(Bloomberg) -- A number of cryptocurrency investors in Spain have found their identities were traced by tax authorities, and they’ve solicited their banks’ help to prove no wrongdoing.
Several Spanish lenders have received requests from customers for account documentation in order to respond to inquiries from the tax agency. They include Banco Sabadell SA, according to a spokesman, and Banco Bilbao Vizcaya Argentaria SA, according to a person familiar, who asked not to be named because of the subject’s sensitivity. The Spanish lenders contacted by Bloomberg News don’t trade digital coins, but instead hold funds for these customers.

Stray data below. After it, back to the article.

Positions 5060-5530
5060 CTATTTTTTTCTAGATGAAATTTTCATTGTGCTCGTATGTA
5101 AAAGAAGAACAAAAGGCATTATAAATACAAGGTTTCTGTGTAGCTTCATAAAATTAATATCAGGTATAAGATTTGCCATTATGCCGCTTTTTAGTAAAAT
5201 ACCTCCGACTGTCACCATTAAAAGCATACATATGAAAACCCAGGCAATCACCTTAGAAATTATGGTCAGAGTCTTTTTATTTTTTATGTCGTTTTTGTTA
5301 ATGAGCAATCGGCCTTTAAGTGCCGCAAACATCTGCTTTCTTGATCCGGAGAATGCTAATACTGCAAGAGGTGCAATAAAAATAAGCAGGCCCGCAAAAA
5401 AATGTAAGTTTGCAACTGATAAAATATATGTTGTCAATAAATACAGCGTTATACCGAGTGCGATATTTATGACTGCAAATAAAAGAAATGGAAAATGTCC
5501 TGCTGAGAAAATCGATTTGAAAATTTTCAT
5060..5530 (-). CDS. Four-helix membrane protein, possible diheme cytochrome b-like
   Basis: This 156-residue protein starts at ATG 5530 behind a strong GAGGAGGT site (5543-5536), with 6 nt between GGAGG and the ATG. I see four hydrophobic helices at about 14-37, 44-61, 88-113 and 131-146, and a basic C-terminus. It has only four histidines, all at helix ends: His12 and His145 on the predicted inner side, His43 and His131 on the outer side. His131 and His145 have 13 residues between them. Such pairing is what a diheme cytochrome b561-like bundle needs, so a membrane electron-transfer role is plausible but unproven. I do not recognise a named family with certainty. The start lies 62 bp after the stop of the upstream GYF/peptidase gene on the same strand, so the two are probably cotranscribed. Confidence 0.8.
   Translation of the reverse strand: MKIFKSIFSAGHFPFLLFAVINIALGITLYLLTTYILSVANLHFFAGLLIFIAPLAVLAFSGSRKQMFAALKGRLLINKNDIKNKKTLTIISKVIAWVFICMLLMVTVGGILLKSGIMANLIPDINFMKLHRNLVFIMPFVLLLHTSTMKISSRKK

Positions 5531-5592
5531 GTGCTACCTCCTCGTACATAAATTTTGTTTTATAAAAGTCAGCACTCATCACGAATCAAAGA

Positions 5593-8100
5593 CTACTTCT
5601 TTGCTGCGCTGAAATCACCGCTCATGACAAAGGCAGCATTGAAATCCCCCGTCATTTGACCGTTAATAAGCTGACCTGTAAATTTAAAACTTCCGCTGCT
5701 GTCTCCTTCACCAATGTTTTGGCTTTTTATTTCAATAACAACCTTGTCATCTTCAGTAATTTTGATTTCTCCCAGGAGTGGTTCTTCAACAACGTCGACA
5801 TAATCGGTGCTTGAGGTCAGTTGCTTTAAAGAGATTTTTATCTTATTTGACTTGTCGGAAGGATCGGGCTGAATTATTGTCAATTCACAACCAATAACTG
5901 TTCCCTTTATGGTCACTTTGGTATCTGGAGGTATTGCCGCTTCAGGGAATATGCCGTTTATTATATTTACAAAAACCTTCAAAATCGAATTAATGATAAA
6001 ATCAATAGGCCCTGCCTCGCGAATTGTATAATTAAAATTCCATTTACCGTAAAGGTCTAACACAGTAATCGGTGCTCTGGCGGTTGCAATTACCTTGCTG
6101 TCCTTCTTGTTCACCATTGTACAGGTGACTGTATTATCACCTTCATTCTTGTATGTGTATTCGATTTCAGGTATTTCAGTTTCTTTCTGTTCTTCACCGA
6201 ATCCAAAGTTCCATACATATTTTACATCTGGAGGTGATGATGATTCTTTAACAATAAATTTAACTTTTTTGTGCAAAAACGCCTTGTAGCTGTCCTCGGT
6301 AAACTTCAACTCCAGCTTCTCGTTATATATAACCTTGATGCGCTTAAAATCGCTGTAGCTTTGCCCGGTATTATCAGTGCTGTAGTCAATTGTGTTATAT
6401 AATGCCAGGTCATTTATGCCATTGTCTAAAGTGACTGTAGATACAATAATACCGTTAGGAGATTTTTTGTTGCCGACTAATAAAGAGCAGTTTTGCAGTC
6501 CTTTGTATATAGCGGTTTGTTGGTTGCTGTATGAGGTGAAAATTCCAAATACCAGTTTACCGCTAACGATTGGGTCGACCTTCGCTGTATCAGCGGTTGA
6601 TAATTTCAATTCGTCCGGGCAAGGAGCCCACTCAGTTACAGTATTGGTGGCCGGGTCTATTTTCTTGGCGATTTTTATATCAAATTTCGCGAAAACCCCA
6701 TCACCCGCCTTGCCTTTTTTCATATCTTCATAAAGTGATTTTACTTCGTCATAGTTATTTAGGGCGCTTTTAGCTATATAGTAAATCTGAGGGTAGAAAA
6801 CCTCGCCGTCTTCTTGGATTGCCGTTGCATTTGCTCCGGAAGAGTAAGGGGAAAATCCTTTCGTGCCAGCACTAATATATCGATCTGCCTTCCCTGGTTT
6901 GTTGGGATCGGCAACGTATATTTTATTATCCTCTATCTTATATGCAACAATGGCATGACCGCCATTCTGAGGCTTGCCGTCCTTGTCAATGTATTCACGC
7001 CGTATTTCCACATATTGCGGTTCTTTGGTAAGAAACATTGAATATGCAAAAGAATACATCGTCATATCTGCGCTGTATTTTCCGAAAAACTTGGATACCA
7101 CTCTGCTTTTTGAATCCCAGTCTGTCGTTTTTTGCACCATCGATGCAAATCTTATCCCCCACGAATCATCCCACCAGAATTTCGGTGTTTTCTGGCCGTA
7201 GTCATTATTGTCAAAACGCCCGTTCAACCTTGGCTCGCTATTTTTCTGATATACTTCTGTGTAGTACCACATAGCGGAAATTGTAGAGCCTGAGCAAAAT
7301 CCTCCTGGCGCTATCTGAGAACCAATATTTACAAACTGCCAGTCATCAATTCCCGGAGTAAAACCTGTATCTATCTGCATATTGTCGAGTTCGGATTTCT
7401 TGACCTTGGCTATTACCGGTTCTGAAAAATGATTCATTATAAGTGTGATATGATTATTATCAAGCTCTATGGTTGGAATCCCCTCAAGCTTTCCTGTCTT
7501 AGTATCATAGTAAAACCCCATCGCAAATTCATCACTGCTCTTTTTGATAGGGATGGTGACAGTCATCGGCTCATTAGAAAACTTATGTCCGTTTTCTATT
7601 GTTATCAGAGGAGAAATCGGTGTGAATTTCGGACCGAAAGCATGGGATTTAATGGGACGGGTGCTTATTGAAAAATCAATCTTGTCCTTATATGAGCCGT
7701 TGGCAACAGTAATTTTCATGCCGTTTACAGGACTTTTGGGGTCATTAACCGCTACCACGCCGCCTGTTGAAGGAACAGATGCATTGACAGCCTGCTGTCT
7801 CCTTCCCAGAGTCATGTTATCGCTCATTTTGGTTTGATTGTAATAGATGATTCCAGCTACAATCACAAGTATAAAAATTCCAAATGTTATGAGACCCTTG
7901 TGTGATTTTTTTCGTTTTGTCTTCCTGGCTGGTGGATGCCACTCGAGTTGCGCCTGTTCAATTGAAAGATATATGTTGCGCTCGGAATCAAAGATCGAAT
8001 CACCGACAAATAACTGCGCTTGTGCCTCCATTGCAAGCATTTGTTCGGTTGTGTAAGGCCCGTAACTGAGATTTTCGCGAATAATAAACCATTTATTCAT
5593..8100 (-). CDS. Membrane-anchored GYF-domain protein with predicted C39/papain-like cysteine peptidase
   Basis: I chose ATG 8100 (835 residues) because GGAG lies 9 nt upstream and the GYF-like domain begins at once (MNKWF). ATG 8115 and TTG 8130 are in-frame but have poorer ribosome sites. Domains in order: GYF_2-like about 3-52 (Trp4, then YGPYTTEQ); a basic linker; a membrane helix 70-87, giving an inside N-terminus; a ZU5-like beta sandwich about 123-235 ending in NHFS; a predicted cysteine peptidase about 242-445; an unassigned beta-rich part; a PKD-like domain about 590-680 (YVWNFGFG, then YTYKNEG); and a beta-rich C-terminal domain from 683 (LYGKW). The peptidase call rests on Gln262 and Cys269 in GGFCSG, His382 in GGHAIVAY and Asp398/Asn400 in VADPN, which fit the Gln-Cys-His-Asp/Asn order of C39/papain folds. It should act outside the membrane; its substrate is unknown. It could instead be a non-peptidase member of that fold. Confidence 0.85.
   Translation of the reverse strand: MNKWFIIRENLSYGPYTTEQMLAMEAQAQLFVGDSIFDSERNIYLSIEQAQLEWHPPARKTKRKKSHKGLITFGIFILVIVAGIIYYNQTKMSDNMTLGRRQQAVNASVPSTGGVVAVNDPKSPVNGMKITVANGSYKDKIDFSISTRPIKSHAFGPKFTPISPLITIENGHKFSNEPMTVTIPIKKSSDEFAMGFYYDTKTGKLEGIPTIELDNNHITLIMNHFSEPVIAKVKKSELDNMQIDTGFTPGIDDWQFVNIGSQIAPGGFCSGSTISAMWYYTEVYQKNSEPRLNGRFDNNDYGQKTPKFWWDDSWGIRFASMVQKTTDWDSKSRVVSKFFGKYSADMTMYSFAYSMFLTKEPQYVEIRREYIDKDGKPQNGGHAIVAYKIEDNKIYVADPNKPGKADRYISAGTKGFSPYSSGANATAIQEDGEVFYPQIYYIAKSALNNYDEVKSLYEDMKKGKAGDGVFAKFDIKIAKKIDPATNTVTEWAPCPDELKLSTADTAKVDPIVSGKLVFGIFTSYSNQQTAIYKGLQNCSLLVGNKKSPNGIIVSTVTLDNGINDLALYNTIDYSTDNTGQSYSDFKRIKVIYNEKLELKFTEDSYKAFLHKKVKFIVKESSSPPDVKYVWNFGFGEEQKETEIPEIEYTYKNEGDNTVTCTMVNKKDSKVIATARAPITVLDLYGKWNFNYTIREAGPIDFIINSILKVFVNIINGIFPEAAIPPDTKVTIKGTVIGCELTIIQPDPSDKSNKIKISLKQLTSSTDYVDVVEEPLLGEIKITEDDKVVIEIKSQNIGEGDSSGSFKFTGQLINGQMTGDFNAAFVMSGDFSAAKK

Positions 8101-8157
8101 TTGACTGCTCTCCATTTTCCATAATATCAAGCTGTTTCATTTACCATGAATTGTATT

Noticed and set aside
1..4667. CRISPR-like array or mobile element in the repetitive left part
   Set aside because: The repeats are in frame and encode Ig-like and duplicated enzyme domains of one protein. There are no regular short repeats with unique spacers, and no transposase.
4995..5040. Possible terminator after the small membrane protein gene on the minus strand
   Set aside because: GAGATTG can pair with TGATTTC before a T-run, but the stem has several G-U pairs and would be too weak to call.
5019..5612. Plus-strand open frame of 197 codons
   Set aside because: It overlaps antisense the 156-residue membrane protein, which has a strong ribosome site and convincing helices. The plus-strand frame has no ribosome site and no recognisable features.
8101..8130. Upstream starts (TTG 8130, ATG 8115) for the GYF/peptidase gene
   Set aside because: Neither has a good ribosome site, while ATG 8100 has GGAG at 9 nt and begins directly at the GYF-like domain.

Countries around the world are struggling to define cryptocurrencies as an asset class for regulatory purposes, and tax legislation governing treatment of capital gains and losses is largely absent. Adding to the confusion, trading platforms offer varying degrees of anonymity.
Last month, an official at Spain’s tax-collection arm said it had begun asking financial firms for the names and trading data of clients engaged in digital-currency activity.
A BBVA spokesman declined to comment. Banco Santander SA, Spain’s largest bank, and Bankia SA also declined to comment. Bankinter SA said it doesn’t offer customers crypto-trading services, a statement made by most of the nation’s biggest banks.
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